Kenya Parliament blocks controversial NGO bill

Kenyan media said it was the first major defeat in Parliament for the ruling coalition party of President Uhuru Kenyatta since his election in March, noting the bill was rejected by 83 to 73 votes, with eight MPs abstaining/FILE

Kenyan media said it was the first major defeat in Parliament for the ruling coalition party of President Uhuru Kenyatta since his election in March, noting the bill was rejected by 83 to 73 votes, with eight MPs abstaining/FILE

NAIROBI, Dec 5 – Kenyan lawmakers have rejected a controversial bill on non-governmental organisations after street protests and international criticism at the restrictions it would have brought in.

Sitting late into the night on Wednesday, MPs voted out the bill on NGOs, that if passed would have placed them under de facto government management and, notably, restrict their ability to receive funds from overseas donors – a key source of cash for many rights groups and anti-corruption watchdogs.

Kenyan media said it was the first major defeat in Parliament for the ruling coalition party of President Uhuru Kenyatta since his election in March, noting the bill was rejected by 83 to 73 votes, with eight MPs abstaining.

“The motion is lost and cannot be read a second time,” speaker Justin Muturi said, according to Kenya’s Standard newspaper.

United Nations human rights experts urged Kenya’s government earlier this week to reject the NGO bill – as well as another bill tightening laws on media freedoms – that they warned would severely rein in democratic freedoms in the country.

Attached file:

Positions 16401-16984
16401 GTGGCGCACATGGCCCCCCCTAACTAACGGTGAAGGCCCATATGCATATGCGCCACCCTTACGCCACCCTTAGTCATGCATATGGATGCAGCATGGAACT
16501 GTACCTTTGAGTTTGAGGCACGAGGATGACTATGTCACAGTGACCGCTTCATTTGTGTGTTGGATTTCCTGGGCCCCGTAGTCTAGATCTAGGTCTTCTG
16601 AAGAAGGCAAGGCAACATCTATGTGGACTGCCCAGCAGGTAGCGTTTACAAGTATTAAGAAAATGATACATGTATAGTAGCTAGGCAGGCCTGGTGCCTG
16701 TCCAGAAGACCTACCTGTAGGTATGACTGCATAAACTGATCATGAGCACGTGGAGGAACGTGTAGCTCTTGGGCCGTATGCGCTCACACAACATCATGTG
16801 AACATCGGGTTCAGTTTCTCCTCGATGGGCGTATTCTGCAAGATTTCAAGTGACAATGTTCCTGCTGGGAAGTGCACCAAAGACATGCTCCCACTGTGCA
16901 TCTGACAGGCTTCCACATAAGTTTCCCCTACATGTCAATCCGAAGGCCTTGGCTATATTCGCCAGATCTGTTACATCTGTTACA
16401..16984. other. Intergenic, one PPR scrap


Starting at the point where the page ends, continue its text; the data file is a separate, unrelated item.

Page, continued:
UN expert Frank La Rue said in a statement that the failed bill was “evidence of a growing trend in Africa and elsewhere, whereby governments are trying to exert more control over independent groups using so-called NGO laws.”

More than 20 international rights groups including Save the Children and Oxfam sent an open letter to the government last month ahead of the parliamentary debate, warning they feared the bill could do “more harm than good”.

In October, lawmakers pushed through a hugely controversial media bill that would see journalists and media outlets policed by a special quasi-government body and slapped with huge fines or potentially even forced out of business if they violate a code of conduct.

The bill provoked a furious reaction from Kenya’s vibrant independent media, with front pages declaring that democracy and free speech were under attack.

Kenyatta, who has promised not to “gag” journalists, last month used his veto power and sent the bill back to Parliament.

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